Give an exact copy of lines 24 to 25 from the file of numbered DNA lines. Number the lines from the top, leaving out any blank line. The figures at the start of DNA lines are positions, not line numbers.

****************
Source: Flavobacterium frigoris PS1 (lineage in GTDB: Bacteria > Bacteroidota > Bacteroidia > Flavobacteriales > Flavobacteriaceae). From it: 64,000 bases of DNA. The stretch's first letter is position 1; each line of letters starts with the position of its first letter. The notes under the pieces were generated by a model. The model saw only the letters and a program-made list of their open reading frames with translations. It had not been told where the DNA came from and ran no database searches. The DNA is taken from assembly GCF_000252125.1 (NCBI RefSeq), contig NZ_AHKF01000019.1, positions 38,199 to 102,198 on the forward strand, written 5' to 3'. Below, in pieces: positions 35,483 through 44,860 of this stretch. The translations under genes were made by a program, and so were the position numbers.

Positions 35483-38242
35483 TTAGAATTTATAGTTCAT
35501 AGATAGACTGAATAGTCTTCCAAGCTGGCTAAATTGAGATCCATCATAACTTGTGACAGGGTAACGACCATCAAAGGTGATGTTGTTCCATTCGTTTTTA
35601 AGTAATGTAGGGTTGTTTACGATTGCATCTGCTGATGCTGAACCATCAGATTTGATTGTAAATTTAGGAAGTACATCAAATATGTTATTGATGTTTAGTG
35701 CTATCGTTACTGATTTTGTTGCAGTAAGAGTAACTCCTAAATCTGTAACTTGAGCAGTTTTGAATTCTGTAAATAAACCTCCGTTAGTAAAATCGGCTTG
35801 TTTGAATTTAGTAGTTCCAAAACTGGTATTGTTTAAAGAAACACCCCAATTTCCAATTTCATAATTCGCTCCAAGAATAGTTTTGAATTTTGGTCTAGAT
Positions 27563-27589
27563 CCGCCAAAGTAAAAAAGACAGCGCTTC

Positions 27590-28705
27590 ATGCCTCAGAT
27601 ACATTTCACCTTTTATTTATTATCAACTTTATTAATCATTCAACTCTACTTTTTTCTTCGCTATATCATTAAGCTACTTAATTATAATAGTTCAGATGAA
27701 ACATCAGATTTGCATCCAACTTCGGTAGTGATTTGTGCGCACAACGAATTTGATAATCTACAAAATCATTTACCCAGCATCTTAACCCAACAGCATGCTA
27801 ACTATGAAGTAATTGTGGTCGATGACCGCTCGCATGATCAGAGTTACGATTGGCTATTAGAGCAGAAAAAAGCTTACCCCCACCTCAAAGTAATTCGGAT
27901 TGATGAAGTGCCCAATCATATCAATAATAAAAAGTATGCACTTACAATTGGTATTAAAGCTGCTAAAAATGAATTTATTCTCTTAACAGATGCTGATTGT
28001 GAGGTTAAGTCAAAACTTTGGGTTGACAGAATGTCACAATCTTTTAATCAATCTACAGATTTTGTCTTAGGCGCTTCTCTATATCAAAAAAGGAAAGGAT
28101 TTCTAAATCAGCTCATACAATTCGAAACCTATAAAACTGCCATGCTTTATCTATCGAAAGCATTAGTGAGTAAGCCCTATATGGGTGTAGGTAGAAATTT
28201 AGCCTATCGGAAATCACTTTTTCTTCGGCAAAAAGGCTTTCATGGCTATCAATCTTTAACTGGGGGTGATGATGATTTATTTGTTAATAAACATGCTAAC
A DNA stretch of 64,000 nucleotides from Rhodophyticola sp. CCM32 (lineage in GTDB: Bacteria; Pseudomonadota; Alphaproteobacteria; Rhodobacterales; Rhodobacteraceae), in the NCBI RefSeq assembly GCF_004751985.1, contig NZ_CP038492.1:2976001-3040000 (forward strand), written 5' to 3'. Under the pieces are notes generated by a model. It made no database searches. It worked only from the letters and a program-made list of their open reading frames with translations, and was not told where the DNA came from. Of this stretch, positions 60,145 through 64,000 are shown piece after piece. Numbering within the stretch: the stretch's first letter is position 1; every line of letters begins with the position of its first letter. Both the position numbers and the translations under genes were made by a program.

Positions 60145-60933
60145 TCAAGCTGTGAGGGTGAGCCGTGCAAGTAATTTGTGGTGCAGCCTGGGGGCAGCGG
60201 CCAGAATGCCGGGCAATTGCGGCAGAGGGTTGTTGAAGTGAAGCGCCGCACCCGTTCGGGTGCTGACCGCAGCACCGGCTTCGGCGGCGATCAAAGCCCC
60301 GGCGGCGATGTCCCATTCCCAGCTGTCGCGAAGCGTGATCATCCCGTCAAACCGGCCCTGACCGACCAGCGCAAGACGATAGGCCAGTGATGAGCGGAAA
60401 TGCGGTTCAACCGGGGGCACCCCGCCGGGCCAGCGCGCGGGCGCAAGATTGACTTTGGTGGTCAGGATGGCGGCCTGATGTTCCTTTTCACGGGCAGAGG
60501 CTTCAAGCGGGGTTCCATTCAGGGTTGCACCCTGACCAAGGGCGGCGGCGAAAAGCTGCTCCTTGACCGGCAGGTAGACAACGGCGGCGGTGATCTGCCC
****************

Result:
60401 TGCGGTTCAACCGGGGGCACCCCGCCGGGCCAGCGCGCGGGCGCAAGATTGACTTTGGTGGTCAGGATGGCGGCCTGATGTTCCTTTTCACGGGCAGAGG
60501 CTTCAAGCGGGGTTCCATTCAGGGTTGCACCCTGACCAAGGGCGGCGGCGAAAAGCTGCTCCTTGACCGGCAGGTAGACAACGGCGGCGGTGATCTGCCC